Paul Reville, the former Massachusetts education secretary, joined Boston Public Radio on Tuesday to discuss the disproportionate racial representation at Boston Latin school. The enrollment of Black students at the school is currently at 8%, contrasted with a 30% Black enrollment in Boston's public schools. Critics argue that the admission process into Boston Latin, which includes a test, is discriminatory towards minority and poorer students.

"The numbers are way out of whack now," Reville said. "It's always been the case that this school has an enormous following of very influential people who are in favor of the system more or less the way it is in terms of admissions."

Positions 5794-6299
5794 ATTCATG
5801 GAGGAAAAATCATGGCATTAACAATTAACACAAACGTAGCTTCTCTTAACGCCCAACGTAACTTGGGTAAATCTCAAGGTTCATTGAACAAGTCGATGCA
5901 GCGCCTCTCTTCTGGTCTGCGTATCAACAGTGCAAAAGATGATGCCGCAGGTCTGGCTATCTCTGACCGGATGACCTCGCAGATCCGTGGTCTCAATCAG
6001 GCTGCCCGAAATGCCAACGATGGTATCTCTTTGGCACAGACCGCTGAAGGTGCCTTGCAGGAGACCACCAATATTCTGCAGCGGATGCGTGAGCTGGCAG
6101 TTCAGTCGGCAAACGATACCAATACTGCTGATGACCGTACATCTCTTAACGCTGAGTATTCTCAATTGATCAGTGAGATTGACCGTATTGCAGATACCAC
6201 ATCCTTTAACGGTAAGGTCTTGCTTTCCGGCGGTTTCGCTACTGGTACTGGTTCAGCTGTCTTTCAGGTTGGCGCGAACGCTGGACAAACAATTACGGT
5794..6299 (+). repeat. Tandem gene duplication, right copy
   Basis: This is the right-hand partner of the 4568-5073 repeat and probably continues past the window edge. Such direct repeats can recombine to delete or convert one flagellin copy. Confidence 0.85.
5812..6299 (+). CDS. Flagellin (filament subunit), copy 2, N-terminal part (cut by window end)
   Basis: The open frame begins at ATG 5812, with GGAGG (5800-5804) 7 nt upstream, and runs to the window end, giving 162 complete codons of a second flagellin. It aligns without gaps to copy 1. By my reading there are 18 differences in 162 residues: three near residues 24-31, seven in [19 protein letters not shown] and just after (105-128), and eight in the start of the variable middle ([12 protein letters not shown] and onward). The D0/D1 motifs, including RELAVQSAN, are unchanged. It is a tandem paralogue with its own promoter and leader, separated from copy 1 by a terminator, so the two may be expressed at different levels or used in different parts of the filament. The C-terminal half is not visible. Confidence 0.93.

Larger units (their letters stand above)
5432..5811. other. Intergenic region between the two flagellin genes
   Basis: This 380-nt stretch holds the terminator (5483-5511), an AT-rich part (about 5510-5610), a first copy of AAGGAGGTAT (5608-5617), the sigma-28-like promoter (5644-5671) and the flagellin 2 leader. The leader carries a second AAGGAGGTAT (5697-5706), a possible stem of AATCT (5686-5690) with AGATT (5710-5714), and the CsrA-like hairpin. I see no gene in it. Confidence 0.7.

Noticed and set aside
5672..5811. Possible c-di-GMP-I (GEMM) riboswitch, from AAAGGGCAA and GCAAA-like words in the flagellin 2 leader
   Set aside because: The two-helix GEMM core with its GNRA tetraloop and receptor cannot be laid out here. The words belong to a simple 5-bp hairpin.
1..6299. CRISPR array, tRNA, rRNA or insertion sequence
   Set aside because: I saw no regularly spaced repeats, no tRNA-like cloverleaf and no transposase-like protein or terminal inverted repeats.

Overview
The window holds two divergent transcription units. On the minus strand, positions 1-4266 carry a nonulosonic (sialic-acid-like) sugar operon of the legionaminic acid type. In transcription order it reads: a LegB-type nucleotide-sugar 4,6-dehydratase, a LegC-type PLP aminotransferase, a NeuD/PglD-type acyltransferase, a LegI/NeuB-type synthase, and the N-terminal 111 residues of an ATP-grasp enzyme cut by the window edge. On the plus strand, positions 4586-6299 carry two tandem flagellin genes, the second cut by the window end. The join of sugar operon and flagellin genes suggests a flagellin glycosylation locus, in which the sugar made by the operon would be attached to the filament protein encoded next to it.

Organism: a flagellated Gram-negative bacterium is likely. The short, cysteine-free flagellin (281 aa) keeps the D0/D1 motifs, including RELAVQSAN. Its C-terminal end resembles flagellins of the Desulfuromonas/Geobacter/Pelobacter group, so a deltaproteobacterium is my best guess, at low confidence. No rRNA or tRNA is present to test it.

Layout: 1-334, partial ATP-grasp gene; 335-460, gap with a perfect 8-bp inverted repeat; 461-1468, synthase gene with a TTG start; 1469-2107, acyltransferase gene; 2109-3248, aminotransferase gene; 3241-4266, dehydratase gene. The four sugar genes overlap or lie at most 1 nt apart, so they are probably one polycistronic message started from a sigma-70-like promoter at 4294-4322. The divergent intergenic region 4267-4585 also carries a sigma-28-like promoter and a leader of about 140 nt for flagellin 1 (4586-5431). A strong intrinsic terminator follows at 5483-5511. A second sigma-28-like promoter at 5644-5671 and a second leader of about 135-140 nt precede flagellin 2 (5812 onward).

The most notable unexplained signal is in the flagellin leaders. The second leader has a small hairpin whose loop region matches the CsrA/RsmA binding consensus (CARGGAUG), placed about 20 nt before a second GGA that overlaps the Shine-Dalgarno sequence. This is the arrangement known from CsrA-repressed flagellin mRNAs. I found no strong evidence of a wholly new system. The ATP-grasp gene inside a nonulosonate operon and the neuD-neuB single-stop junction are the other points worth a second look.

Boston Public Schools Superintendent Brenda Cassellius is targeting the testing aspect of admissions into Boston Latin, Reville said.

"[Cassellius] has to make a decision as superintendent what she's going to focus on, and from the beginning, to her credit, she's said this test is unfair, something needs to be done to rectify that," he said. "So she's hoping that she can tweak that part of the system and it will make a change."

Reville is a professor at Harvard University’s Graduate School of Education, where he also runs the Education Redesign Lab. His latest book, co-authored with Elaine Weiss, is Broader, Bolder, Better: How Schools and Communities Help Students Overcome the Disadvantages of Poverty.